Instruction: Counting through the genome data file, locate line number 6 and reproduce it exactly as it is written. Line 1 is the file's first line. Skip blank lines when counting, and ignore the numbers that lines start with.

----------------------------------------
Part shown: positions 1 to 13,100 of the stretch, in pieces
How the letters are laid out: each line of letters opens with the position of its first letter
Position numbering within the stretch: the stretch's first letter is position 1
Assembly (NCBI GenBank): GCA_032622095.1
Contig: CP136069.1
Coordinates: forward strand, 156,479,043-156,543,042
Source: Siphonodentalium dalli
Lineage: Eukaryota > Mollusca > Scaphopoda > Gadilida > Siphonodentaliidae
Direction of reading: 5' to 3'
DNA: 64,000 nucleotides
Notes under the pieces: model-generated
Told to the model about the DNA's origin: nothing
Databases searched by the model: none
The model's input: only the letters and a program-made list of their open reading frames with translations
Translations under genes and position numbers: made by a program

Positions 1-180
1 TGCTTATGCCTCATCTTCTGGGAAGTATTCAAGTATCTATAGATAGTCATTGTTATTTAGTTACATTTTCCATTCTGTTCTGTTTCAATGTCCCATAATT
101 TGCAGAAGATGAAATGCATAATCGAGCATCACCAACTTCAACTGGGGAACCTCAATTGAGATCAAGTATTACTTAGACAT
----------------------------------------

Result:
Coordinates: forward strand, 156,479,043-156,543,042